Legal Requirements for Marriage in Australia
In Australia there are some processes to follow in order to be married legally. Most people don’t know ‘How to get married’ unless they start investigating. Don’t worry; we can guide you through the procedure. Everyone who marries in Australia has to complete these forms and provide the minimum notice. Here’s what you need to do as a minimum to Get JUST Married®…
In simple terms you need to prove 4 things to your Celebrant –
- That you are who you say you are.
- That you are old enough to marry.
- That you are not married to anyone else.
- That you are not in a prohibited relationship with the person you want to marry.
You prove this by completing a form called the Notice of Intended Marriage Form (some call it the NoIM or NIM). This NoIM form needs to have your signatures witnessed by your Celebrant, a JP, Medical Doctor, Legal Practitioner or a Police Officer and in your Celebrant’s hands a MINIMUM of 1 calendar month before your wedding date. The NoIM form is valid for 18 months from the date of lodgement. You can lodge your Notice in person, via email or mail, but you must bring the original Notice with you when we meet.
Additional information about changing your name after marriage can be found here
If you complete the NoIM form OUTSIDE of AUSTRALIA, you can have your signatures witnessed by an Australian Diplomatic Officer, an Australian Consular Officer, an employee of the Commonwealth authorized under paragraph 3 (c) of the Consular Fees Act 1955, an employee of the Australian Trade, Commission authorized under paragraph 3 (d) of the Consular Fees Act 1955 or a Notary Public.
You also need to show your celebrant ORIGINAL identification documents such as Birth Certificate or Passport, plus a Drivers Licence or Proof of Age Card with Photo. You must be 18 years or older to marry in Australia. I can start off with a photocopy, but before the wedding commences, by law, I have to sight ORIGINALS.
Can’t find your birth certificate? A new one can be obtained at the Births Deaths & Marriages Registry Office in the State you were born New South Wales, Queensland, Victoria, Australian Capital Territory, Western Australia, South Australia, Northern Territory). If you were born in a country outside Australia, and your identity documents are in a language other than English, you will need a certified translation of the documents.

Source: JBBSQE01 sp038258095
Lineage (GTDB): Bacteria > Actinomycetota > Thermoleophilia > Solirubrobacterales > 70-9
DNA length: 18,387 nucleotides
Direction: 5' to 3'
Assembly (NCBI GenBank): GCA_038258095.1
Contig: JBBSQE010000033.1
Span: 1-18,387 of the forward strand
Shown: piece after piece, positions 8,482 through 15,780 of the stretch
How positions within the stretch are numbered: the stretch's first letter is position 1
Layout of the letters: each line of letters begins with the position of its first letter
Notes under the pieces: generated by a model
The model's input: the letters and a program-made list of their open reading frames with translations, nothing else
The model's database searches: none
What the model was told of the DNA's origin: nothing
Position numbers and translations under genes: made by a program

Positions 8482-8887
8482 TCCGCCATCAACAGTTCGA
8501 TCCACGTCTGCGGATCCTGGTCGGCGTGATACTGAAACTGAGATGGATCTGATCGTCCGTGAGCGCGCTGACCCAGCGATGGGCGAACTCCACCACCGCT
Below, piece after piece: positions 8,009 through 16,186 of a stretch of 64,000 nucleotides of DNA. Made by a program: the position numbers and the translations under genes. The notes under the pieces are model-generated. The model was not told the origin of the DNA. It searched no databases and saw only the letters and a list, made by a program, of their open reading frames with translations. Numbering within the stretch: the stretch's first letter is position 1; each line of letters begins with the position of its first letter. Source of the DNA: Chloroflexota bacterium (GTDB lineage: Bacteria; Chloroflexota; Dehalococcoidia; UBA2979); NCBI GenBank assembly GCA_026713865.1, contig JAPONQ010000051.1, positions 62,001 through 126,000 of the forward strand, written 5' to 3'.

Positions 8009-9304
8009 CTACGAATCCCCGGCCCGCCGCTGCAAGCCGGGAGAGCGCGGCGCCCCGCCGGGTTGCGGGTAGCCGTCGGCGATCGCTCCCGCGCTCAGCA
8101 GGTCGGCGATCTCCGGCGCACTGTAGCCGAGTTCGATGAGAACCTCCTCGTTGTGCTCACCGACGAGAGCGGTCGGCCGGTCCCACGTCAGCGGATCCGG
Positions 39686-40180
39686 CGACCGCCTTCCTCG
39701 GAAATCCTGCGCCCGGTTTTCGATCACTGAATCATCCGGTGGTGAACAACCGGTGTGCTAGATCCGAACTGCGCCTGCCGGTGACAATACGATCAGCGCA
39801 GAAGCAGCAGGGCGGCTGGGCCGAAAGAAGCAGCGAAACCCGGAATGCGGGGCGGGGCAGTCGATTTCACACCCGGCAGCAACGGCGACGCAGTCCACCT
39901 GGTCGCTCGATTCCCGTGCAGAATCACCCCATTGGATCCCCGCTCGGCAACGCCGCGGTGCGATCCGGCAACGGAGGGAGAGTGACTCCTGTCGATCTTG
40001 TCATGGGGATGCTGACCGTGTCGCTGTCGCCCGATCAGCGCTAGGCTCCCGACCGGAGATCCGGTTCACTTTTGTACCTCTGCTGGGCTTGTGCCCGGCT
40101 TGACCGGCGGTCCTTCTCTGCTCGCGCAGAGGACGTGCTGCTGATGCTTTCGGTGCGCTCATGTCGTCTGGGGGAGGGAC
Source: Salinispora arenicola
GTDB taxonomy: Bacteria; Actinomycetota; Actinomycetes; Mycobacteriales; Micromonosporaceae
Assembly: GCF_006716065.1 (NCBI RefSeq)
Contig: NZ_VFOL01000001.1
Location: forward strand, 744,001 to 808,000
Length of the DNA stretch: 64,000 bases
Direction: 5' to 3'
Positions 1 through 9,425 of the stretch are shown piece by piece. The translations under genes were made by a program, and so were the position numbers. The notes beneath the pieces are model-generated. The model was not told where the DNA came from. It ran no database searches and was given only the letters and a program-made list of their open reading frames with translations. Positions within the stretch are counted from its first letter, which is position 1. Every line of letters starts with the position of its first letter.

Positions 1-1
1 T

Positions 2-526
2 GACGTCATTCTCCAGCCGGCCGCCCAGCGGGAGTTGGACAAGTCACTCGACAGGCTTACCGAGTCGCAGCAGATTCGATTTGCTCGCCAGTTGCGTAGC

If you have been married before, you need to show my proof that you are no longer married.
If you are divorced, I need to see an original Divorce Document. If you can’t find (or threw out!!) your divorce paperwork, you can obtain a copy by following the instructions outlined on the Family Law Courts website.
If you have been widowed you will need the Death Certificate of your former spouse. This can be obtained from the Births, Deaths and Marriages Registry in the state where the death was registered.
On the day of your marriage you must have two witnesses over the age of 18. If you are eloping and would like your marriage to be secret, Vows Now can often assist* by providing 2 witnesses for your marriage ceremony (*this is not guaranteed and fees apply).
If you are getting married, your celebrant will provide you with a brochure called “Happily Ever…before and after – important information for people planning to marry“. This brochure includes information on marriage education, counselling, changing your name, taxation, wills, joint ownership and legal obligations. Download the brochure here.
If you already completed a NoIM form with another Celebrant or at the Registry Office, there are ways you can transfer the Notice of Intended Marriage form to another Celebrant.
If you need to marry urgently and can’t wait one calendar month after submitting your NoIM form, in very specific circumstances I can assist you to apply for a Shortening of Time. This is never guaranteed and there are only five reasons that a prescribed authority may allow a couple to marry in Australia when a Notice of Intended Marriage (NoIM) is lodged with an authorised celebrant with less than one month’s notice:
- employment related or other travel commitments (evidence of the date on which the applicant was informed about this commitment as opposed to the date on which the commitment will commence will need to be provided);
- wedding or celebration arrangements, or religious considerations (receipts for payments or evidence of the date wedding invitations were sent will need to be produced);
- medical reasons (a letter from a medical practitioner will be required);
- legal proceedings; or
- an error in giving notice (on the part of the authorised celebrant, not the couple.)